Sunday, April 04, 2010

I want the idea to be universal

I want the idea to be universal and to apply to anybody who aims at the spiritual life whether he is a Christian, Jew, Buddhist, Shintoist or Fifth Day Adventist.
That is the editor of the English Hymnal, composer of that great hymn tune Down Ampney ('Come Down, O Love Divine') and bodhisattva Ralph Vaughan Williams speaking. He is explaining why in the libretto of his opera The Pilgrim's Progress he changed the name of the central character in John Bunyan's allegory from Christian to Pilgrim. Given that the work was composed between 1944 and 1949 his diminution of the Seventh Day Adventists and omission of Muslims and Hindus is understandable.

Sir Adrian Boult's 1971 recording of The Pilgrim's Progress should be in every CD collection. The cast that includes John Noble as the Pilgrim, Wynford Evans (who sings the role of Pliable!), John Carol Case, Sheila Armstrong, Ian Partridge, Robert Lloyd, Norma Burrowes, and Alfreda Hodgson and they are captured in vivid pre-digital Kingsway Hall sound by one of the great production partnerships of classical music, Christopher Bishop and Christopher Parker. At EMI's current fire-sale price of £7.98 on Amazon it is unmissable and an invaluable bonus on the CD transfer is a rehearsal sequence from the Kingsway Hall sessions.

Ralph Vaughan Williams lived in Dorking, Surrey for much of his life and The Pilgrim's Progress was composed in The White House off Wescott Road, now demolished. My header photo shows the statue of him outside the Dorking Halls where he presented his annual Leith Hill Festival including a Matthew Passion complete with piano and organ continuo. Below is a graphic illustration of global warming (warning?) in the hills around Dorking. The town is on the same latitude as Eindhoven in Holland and the hills to the north of the town are now covered by the vines of Denbies vine estate, Englands largest vineyard.


Talking of wine, here is another bottle of third-pressing Mahler.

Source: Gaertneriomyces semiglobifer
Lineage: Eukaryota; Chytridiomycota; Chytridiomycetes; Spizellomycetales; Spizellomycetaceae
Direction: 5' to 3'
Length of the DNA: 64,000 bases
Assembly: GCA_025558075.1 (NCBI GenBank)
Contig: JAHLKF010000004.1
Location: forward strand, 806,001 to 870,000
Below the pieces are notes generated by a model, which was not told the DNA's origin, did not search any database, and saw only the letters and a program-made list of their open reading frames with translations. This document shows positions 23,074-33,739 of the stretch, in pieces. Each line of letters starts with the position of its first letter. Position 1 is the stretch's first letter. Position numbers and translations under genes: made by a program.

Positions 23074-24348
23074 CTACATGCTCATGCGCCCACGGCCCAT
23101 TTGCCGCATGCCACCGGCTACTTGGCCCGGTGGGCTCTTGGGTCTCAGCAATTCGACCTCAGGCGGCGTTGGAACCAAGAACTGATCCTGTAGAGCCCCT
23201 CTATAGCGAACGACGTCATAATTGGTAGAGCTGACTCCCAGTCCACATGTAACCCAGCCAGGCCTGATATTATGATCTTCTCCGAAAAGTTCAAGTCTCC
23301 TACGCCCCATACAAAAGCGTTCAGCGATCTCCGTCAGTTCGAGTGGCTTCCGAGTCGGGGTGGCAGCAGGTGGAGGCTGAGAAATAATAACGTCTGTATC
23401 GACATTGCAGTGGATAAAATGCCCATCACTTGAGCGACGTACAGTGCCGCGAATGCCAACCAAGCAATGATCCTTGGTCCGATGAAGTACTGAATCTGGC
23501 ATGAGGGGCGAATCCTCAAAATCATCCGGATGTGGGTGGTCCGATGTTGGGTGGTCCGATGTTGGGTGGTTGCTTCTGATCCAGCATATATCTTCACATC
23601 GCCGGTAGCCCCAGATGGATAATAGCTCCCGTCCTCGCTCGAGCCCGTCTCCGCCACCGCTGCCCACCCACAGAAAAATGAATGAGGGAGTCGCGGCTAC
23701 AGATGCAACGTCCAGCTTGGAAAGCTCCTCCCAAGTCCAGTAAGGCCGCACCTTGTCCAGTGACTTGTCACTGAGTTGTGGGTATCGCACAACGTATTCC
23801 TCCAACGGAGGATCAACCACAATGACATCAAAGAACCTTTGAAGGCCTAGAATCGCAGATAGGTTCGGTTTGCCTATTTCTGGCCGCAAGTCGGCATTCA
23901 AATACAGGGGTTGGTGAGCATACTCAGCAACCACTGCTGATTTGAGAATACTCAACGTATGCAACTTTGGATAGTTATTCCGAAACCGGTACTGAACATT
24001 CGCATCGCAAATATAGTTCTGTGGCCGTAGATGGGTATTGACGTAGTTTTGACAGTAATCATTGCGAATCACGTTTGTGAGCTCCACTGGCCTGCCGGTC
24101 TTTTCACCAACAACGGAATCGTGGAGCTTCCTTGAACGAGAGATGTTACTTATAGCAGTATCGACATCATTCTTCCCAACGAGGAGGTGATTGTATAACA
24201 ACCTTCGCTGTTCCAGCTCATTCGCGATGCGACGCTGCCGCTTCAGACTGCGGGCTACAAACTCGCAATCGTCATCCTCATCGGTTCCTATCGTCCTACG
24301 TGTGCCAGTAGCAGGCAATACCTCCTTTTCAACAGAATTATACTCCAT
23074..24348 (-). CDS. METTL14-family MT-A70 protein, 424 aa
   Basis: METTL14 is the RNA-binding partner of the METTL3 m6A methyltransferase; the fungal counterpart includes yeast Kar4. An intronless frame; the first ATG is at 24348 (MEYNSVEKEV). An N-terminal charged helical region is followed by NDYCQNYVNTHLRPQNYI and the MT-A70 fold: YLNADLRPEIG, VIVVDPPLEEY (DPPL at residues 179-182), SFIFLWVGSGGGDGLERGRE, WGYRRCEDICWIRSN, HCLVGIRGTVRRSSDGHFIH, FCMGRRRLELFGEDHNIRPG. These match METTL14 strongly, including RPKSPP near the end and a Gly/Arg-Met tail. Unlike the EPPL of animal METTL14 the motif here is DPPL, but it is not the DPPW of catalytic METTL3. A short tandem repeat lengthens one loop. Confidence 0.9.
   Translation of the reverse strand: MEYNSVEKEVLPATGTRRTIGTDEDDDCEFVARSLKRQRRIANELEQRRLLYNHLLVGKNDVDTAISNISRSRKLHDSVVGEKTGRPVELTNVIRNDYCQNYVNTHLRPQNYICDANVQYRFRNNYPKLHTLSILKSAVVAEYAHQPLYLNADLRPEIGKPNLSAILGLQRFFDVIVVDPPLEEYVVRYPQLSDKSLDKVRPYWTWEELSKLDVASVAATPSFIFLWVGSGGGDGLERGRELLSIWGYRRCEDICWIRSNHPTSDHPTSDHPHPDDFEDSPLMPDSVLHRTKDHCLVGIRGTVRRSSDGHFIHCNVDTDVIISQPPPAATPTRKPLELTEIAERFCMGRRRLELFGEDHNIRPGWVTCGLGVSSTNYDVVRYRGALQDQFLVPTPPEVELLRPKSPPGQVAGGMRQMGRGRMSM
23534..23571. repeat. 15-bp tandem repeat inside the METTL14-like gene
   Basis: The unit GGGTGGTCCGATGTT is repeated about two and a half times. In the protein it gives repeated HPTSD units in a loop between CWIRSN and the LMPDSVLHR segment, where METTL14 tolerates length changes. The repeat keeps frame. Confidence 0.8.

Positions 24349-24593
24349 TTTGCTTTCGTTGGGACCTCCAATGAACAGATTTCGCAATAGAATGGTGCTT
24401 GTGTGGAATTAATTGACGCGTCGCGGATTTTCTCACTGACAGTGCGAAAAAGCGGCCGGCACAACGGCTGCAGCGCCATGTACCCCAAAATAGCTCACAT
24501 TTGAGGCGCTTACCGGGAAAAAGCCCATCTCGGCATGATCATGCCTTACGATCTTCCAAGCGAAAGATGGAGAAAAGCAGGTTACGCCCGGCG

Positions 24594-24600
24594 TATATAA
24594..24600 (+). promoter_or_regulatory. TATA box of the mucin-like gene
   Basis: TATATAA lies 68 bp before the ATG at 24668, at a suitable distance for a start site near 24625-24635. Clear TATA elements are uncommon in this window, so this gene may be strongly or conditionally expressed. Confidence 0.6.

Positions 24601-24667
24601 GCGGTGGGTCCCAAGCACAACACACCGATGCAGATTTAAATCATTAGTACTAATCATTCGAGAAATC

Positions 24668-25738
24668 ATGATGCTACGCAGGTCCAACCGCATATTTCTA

All photos are (c) On An Overgrown Path 2010. The Pilgrim's Progress CD was bought at retail. Any copyrighted material on these pages is included as "fair use", for the purpose of study, review or critical analysis only, and will be removed at the request of copyright owner(s). Report broken links, missing images and errors to - overgrownpath at hotmail dot co dot

3 comments:

Frank H Little said...

> The Pilgrim's Progress was
>composed in The White House off
>Wescott Road
Apart from one interpolated number, as they say in the musical theatre business, which, if I recall correctly, RVW boasted of having composed on the train up to London.

The recording is certainly worth acquiring at that price. I have the LPs, which I must get around to transcribing to CD or SD card.

Pliable said...

'Asked for an intermezzo to cover a scene change during the Covent Garden rehearsals, he composed some of it in the train between London and his home station of Dorking in Surrey'.

http://www.smh.com.au/news/arts/slow-progress-for-a-music-pilgrims-opera/2008/03/26/1206207200262.html

Given the decline of train services in England one can only think that if RVW was alive today not only would he have been able to compose the entire opera on one journey from Dorking to London, but probably all nine symphonies as well.

My photos of Dorking were taken a few weeks ago. We tried to travel from Norwich to Dorking and back by public transport but gave up as it was going to cost a fortune and take for ever. So we drove - sorry ozone layer.

Pliable said...

Which raises an interesting question. Can you tell the state of a nation by the quality of its train services - as well as its bookshops? (http://www.overgrownpath.com/2008/07/bookshops-and-state-of-nation.html)

Today, in 2007, a high-speed train begins its trip between Paris and Lyon - lasting a little less than two hours - almost every thirty minutes, and nobody finds that remarkable. The one daily Amtrak service between San Francisco and Los Angeles, a comparable distance between comparable population concentrations, takes almost a full day, and plans for a high-speed line are no more than doodles on the drawing board - from In Europe by Geerd Mak

There are lots of links between trains and classical music -
http://www.overgrownpath.com/2008/02/short-ride-in-fast-machine.html